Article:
# Important Vector question!!

• Apr 11th 2008, 10:17 AM
ashes
Important Vector question!!
Hi guys, I have this question which I really need help ...

The equation of a plane P1 in a cartesian coordinate system is given by 3x+y-z-6=0. THe cordinates of two points A and B are [1,1,3] and [2,1,2] respectively.

i)Find the unit vector normal to the plane P1.
ii)Find the vector AB.
iii)Find the equation of a plane P2 that passes thru the points A and B and is perpendicular to the plane P1.

so far i only got AB=OB-OA ..i think so which is equals to i-k.
• Apr 11th 2008, 10:21 AM
Moo
Hello,

If a plane has ax+by+cz=d as equation, a normal vector of it has coordinates (a,b,c)
To find the unit vector, divide each coordinate by the norm of the vector, given by $\sqrt{a^2+b^2+c^2}$

A vector $\vec{MN}$ joining 2 points $M(x_M, y_M, z_M)$ and $N(x_N, y_N, z_N)$ has its coordinates as follow :

$\vec{MN} \begin{pmatrix} x_N-x_M \\ y_N-y_M \\ z_N-z_M \end{pmatrix}$
• Apr 11th 2008, 10:35 AM
ashes
That means the vector normal to the plane is 3i+j-k andi divide it by its modulus so i will get its unit vector?
• Apr 11th 2008, 10:38 AM
Moo
Yes !

By "norm", i meant modulus yeah :)
• Apr 11th 2008, 10:41 AM
ashes
ok so i got 2 parts done..thanks a lot..What about the last part..?im clueless..
• Apr 11th 2008, 10:48 AM
Moo
Hm well you can start by stating that the equation of P2 is in the form ax+by+cz+d=0 then replacing the coordinates of A and B in it.

Then...i have to think about it >_<
• Apr 11th 2008, 10:56 AM
ashes
Moo i dont get you..you mean just put in the cordinates of A and B..that means i do a scalar product of the 2?and the result?
• Apr 11th 2008, 11:05 AM
Moo
No, you have the hypothetic equation of P2. You will have to determine a, b, c and d ;)
As A and B are in P2, the coordinates of A verify the equation of P2 and the coordinates of B verify the equation of P2.

This will give you two equations in the aim to solve for a, b, c and d. But you need 2 others to find the complete equation.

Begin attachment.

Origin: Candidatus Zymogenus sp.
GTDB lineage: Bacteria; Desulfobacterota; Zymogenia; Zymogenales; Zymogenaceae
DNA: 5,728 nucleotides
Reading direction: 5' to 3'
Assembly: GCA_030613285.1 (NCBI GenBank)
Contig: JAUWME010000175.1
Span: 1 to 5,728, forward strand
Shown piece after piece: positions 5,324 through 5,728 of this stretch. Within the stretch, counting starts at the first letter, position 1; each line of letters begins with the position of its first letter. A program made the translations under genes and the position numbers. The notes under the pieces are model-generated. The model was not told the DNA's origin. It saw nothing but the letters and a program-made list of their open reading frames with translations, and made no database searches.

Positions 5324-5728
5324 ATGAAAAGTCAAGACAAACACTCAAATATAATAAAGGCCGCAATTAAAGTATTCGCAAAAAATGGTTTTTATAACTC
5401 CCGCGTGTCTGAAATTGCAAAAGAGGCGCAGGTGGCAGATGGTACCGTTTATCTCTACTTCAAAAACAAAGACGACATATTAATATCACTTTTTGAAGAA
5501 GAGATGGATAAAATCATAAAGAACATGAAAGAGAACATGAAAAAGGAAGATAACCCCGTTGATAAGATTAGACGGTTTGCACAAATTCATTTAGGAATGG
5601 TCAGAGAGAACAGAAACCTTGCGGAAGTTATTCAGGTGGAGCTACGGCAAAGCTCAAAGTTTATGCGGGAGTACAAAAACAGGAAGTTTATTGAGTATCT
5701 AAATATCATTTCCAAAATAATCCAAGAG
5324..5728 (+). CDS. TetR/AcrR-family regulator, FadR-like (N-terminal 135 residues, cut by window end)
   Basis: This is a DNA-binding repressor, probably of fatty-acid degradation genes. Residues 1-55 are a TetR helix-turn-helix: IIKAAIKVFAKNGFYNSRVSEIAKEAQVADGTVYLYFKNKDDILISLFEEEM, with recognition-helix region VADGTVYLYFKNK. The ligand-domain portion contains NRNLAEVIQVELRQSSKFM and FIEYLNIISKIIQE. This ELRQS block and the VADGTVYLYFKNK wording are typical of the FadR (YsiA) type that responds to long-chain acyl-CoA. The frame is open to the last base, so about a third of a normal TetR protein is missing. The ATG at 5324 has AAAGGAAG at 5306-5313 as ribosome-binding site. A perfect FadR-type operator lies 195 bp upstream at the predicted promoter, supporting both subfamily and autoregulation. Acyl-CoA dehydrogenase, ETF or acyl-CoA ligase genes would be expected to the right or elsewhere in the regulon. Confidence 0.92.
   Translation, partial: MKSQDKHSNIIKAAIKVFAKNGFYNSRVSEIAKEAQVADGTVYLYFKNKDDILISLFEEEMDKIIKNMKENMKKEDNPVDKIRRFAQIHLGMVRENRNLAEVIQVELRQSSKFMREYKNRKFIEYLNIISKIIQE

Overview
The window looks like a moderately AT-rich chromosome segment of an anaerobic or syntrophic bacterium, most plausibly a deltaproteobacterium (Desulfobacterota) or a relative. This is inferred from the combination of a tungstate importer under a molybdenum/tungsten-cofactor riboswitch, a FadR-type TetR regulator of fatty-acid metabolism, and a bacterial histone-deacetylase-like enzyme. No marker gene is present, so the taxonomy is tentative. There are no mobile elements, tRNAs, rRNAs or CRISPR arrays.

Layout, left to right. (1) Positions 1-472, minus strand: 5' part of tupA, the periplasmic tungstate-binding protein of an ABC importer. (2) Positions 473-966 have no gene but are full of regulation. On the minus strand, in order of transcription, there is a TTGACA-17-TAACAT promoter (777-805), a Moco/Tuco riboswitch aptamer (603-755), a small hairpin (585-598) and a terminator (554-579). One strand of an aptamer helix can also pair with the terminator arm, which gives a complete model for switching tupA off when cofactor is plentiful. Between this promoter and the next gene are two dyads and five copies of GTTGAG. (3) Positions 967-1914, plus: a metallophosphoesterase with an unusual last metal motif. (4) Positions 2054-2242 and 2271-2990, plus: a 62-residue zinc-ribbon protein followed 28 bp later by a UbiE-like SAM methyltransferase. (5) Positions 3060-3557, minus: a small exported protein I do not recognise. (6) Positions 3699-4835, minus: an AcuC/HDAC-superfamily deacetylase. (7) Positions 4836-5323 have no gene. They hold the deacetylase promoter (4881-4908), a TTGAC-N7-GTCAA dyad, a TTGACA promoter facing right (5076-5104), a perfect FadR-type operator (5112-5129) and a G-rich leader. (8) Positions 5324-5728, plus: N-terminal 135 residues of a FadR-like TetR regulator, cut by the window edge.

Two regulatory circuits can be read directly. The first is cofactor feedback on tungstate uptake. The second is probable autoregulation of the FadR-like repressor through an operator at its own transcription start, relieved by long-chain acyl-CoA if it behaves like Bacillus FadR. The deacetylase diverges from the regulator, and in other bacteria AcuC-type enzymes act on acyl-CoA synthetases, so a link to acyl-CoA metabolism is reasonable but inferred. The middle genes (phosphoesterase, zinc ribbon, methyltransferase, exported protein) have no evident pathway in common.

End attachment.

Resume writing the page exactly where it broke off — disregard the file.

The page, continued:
Oh, there can be a way of doing it... even 2. But i don't really like it because it doesn't use the previous questions...

I don't remember if there are other properties we can get from the equation of a plane... With orthogonality.

Perhaps you can try a thing :

The vector (a,b,c) is orthogonal (perpendicular) to P2 (same rule as for the 1st question).
As $\vec{AB}$ is in P2, you can say that the scalar product of $\vec{AB}$ with the vector (a,b,c) is 0...

I'm not sure... can you try ?
• Apr 11th 2008, 11:24 AM
ashes
I just learned about orthogonal matrices.but cant seem to figure out equations of perpendicular planes.would the plane by any chancebe parallel to to the vector normal to the plane?
• Apr 11th 2008, 12:11 PM
earboth
Quote:

Originally Posted by ashes
Hi guys, I have this question which I really need help ...

The equation of a plane P1 in a cartesian coordinate system is given by 3x+y-z-6=0. THe cordinates of two points A and B are [1,1,3] and [2,1,2] respectively.

i)Find the unit vector normal to the plane P1.
ii)Find the vector AB.
iii)Find the equation of a plane P2 that passes thru the points A and B and is perpendicular to the plane P1.

so far i only got AB=OB-OA ..i think so which is equals to i-k.

1. The normal vector of P1 is $\vec n = (3, 1, -1)$ as Moo has posted.

2. The vector $\overrightarrow{AB} = \overrightarrow{OB} - \overrightarrow{OA} = (1, 0, -1)$

3. That means the plane P2 contains the point A and the 2 vectors which span the plane:

$\vec r = (1, 1, 3) + s \cdot (1, 0, -1) + t \cdot (3, 1, -1)$ which yield the equation of the plane in parametric form:

$\left|\begin{array}{lcr}x&=&1+s+3t \\ y&=&1 + t \\ z&=& 3-s-t\end{array}\right.$

4. To get this equation in coordinate form(?) calculate the normal vector of the 2 direction vectors which span the plane:

$(1,0,-1) \times (3,1,-1) = (1,-2,1)$

The plane contains point A. Calculate the dot-product to get the constant summand. Therefore the equation of the plane P2 is:

$x-2y+z-2=0$
• Apr 11th 2008, 12:42 PM
TheEmptySet
A different, but longer way
Quote:

Originally Posted by ashes
need the maths experts' help...

let $ax+by+cz=d$ be the perpendicular plane $3x+y-z=6$

then its normal vector is

$$

so since the planes are perpendicular the dot product of their normals must be zero. so

$ \cdot <3,1,-1> =0 \iff 3a+b-c=0$

Now if we evaluate the plane at the two given points we get
(1,1,3) and (2,1,2)

$a+b+3c=d \mbox{ and } 2a+b+2c=d$

This is an underdetermined system

solving the system
$\begin{bmatrix}
1 && 1 && 3 && -1 && 0 \\
2 && 1 && 2 && -1 && 0 \\
3 && 1 && -1 && 0 && 0 \\
\end{bmatrix}$

$\begin{bmatrix}
1 && 1 && 3 && -1 && 0 \\
0 && -1 && -4 && 1 && 0 \\
0 && 0 && 2 && -1 && 0 \\
\end{bmatrix}$

so d=2c c=c b=-2c a=c

plugging into our equation we get

$ax+by+cz=d \iff cx-2cy+cz=2c$ divide by c and we get

$x-2y+z=2$
• Apr 11th 2008, 06:48 PM
ashes
just check with you, so the unit vector normal to the plane, $\hat{n}= [\frac{3}{\sqrt{11}},\frac{1}{\sqrt{11}},\frac{-1}{\sqrt{11}}]$ where $\sqrt{11}$ is the modulus of the normal vector
just check with you, so the unit vector normal to the plane, $\hat{n}= [\frac{3}{\sqrt{11}},\frac{1}{\sqrt{11}},\frac{-1}{\sqrt{11}}]$ where $\sqrt{11}$ is the modulus of the normal vector